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Central African Republic testimonies document sectarian violence

Editor’s note: This story is part of a series highlighing the Institute's work in connection with various genocidal conflicts for Genocide Awareness Month, which occurs in April.

A new foothold into an important story for humanity was gained in Kigali, Rwanda, in January 2016, when four testimonies of witnesses to genocidal violence in Central African Republic were recorded during an unplanned opportunity made possible by longtime partner Aegis Trust.

Two missions converged in Kigali when Aegis Trust hosted leaders from USC Shoah Foundation and, in a separate convening, were welcoming a contingent from Central African Republic. The latter conversation was a part of Aegis Trust’s efforts, under the direction of Freddy Mutanguha, African Regional Director, to expand peace education.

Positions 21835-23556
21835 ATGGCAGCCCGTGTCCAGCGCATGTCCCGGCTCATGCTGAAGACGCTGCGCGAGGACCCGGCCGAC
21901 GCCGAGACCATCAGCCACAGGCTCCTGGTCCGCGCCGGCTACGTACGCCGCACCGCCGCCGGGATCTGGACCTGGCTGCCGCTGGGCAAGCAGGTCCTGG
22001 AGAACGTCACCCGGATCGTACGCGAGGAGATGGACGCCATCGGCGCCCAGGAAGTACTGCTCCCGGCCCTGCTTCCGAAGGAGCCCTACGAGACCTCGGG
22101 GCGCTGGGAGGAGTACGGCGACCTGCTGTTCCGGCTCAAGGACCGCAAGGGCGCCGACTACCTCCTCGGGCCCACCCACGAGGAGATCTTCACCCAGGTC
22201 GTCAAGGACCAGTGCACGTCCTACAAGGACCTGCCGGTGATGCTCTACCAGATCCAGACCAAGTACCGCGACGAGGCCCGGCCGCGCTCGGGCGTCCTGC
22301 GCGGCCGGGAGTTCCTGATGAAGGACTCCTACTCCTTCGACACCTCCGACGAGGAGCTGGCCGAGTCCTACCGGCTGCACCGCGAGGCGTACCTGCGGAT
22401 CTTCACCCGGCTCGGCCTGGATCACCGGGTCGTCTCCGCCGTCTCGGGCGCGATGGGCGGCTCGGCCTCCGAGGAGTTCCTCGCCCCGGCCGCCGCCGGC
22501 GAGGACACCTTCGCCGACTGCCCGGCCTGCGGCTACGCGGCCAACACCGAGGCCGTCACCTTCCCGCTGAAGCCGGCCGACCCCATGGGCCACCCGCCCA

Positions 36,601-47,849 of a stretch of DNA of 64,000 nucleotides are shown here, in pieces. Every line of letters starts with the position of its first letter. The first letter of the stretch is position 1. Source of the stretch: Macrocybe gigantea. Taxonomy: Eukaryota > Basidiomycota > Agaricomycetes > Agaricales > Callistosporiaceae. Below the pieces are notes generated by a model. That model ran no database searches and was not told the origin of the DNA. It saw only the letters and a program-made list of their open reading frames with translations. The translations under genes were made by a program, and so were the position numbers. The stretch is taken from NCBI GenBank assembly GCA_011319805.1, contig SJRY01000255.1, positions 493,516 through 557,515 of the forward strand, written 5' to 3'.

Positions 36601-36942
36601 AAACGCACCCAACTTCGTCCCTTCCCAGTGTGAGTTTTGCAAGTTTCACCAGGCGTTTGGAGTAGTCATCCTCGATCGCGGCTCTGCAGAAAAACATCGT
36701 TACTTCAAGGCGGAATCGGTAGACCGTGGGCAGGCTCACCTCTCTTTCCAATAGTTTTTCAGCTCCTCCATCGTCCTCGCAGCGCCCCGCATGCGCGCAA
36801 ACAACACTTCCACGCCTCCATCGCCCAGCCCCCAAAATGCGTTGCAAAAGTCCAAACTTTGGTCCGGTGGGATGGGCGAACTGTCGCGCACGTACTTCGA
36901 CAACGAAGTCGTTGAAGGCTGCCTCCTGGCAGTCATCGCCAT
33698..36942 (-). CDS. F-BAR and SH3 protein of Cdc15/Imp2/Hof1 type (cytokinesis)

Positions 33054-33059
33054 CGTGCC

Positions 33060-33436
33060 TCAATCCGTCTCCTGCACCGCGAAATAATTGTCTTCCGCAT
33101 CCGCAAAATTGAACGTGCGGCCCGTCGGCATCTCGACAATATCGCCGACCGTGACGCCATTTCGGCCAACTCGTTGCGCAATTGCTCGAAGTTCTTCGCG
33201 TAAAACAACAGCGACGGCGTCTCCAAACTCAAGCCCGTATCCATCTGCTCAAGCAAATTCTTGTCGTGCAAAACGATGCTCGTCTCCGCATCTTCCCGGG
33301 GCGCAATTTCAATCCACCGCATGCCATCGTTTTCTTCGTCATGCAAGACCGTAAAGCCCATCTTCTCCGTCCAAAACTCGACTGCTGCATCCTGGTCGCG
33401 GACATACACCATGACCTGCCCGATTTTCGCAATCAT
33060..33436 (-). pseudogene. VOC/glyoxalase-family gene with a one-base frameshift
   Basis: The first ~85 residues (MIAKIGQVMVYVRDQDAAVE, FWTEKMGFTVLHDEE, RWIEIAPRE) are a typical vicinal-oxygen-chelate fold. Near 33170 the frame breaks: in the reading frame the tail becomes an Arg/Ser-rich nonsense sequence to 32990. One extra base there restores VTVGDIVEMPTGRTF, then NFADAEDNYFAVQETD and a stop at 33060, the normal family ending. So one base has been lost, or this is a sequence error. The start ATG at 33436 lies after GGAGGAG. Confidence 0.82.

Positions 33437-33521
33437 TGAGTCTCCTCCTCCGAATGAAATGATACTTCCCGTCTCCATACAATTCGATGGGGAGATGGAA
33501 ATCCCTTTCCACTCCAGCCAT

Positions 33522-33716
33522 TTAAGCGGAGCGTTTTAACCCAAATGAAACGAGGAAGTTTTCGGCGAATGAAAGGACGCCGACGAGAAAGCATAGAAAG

The four testimonies, one in English from Alain Lazeret and the others in French, are from witnesses to the extreme sectarian violence in the Central African Republic between the pro-Muslim coalition Seleka and the pro-Christian movement Anti-Balaka that began in 2012 and escalated after Michel Djotodia seized power from François Bozizé in March 2013. By 2017, the ongoing conflict had resulted in the death of 3,000–6,000 and the displacement of 500,000 people internally and 500,000 to other countries.

The testimonies were indexed and made publicly accessible through the Visual History Archive in July 2017.

Alain Lazeret on the crisis in the Central African Republic

Language: English

In this clip from Alain Lazeret's testimony, he explains why the predominantly Christian country of the Central African Republic is a target for attack by Islamic extremists.

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